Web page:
- Some reports have said that a banner feature for iPhone X called Animoji doesn’t require the phone’s new front-facing depth camera.
- This would suggest that Animoji could be ported to older iPhones.
- However, Apple says that Animoji uses the iPhone X depth camera for precise face tracking.
One of the main selling points for Apple’s $999 iPhone X is called Animoji, a nifty feature that allows users to essentially inhabit a cartoon cat, robot, or piece of poop to say (or sing) short messages.
The feature is only available on the iPhone X – not on older iPhones. That’s because Apple’s recently-released top-of-the-line iPhone comes with a special 3D front-facing camera that’s required for making Animojis.
However, several reports, most visibly from top gadget YouTuber Marques Brownlee, said on Wednesday that Animoji could in fact work on older iPhones as well. These reports pointed to tests they conducted, which seemed to show that the camera apparently wasn’t using depth data.
Therefore, the claim went, Apple could port Animoji to older iPhones, which only have conventional front-facing cameras. More importantly, the subtext of these reports suggested that there was no technical reason for Apple to have limited Animoji to the X and forcing consumers who wanted the feature to buy the company’s most expensive phone.
But those reports were wrong: Apple says that it uses information from the True Depth camera to help track facial movements for Animoji, specifically from the system’s infrared laser and dot projector components, and if Apple were to port the feature to older phones, there would be a big drop in face-tracking quality.
The kerfuffle was reminiscent of a controversy in 2011 when Apple initially restricted Siri to the iPhone 4S as a banner feature for the device, although it would run on older iPhones.
Update: Talked to Apple about Animoji: It does actually use data from the IR and depth sensors for better accuracy. Apple told me they wouldn’t want a worse Animoji experience for other iPhones without those sensors. Props to @reneritchie for this article: https://t.co/Yml7SQ54Eq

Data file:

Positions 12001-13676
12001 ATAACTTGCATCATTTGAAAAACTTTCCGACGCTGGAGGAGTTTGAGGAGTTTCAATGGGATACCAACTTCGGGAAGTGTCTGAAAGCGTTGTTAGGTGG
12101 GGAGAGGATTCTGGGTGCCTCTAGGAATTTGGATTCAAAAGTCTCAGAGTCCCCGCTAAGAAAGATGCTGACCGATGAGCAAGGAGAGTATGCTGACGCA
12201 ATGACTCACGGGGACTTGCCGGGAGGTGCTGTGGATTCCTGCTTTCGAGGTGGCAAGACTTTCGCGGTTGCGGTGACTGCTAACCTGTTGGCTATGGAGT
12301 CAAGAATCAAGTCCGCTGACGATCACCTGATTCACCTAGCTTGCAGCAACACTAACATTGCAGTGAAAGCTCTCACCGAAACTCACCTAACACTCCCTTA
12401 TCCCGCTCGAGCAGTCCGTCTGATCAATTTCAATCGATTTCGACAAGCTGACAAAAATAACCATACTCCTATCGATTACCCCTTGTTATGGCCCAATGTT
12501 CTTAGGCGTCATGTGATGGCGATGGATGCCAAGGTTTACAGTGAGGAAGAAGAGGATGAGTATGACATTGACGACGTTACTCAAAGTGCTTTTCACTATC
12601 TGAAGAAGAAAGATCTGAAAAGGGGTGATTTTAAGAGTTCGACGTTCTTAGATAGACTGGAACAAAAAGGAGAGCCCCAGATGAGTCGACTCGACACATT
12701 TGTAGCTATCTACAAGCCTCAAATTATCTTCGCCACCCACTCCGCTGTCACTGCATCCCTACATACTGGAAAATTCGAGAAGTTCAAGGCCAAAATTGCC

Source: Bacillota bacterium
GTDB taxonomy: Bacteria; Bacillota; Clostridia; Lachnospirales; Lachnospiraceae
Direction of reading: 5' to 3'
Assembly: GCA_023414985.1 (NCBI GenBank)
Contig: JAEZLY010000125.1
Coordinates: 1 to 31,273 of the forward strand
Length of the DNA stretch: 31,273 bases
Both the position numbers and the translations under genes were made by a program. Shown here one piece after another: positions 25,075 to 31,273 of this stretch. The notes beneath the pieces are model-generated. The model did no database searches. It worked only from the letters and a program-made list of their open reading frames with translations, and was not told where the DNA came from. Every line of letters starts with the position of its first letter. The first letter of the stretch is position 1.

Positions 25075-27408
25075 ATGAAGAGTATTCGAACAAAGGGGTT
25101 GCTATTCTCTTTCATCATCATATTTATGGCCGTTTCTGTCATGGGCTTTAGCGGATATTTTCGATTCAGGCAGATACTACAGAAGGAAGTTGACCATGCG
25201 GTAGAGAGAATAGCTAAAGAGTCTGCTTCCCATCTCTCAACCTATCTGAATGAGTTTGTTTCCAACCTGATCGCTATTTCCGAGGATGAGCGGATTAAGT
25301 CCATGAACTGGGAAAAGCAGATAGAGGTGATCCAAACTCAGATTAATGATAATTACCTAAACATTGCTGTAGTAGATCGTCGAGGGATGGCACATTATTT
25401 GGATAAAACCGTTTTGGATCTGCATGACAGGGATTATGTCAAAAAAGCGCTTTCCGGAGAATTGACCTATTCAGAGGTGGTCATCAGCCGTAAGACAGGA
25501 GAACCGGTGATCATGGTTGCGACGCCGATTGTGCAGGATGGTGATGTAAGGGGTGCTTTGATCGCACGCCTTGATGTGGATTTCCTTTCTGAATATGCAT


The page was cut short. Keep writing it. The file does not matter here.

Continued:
— Marques Brownlee (@MKBHD) November 15, 2017
There’s also a logical explanation for why Animoji can sometimes seem like it’s working normally even when parts of the True Depth camera are covered up, as happened in tests run by Gizmodo.
Apple’s True Depth camera doesn’t take a 3D reading continuously. Instead, it takes measurements at set intervals, or what’s called a sampling rate, although Apple didn’t comment on the specific sampling rate. When Animoji seem to remain responsive even after the IR sensor is covered, the system could still be going off of an earlier reading.
The first depth reading is taken when the user starts Animoji. So if you cover up the IR system – the left side of the notch – before booting Animoji up, performance will be degraded.
I did some unscientific testing using my own iPhone X. When I covered the left side of the True Depth camera, sometimes it worked normally, but at other times it gave my Animoji a wandering eye, like this:
So you can put to rest any conspiracy theories about artificial exclusivity for Animoji. But the the short-lived controversy may have inspired a new form of purposefully flawed Animoji – with wandering eyes and other charming defects – that users can easily create by covering the phone’s sensor.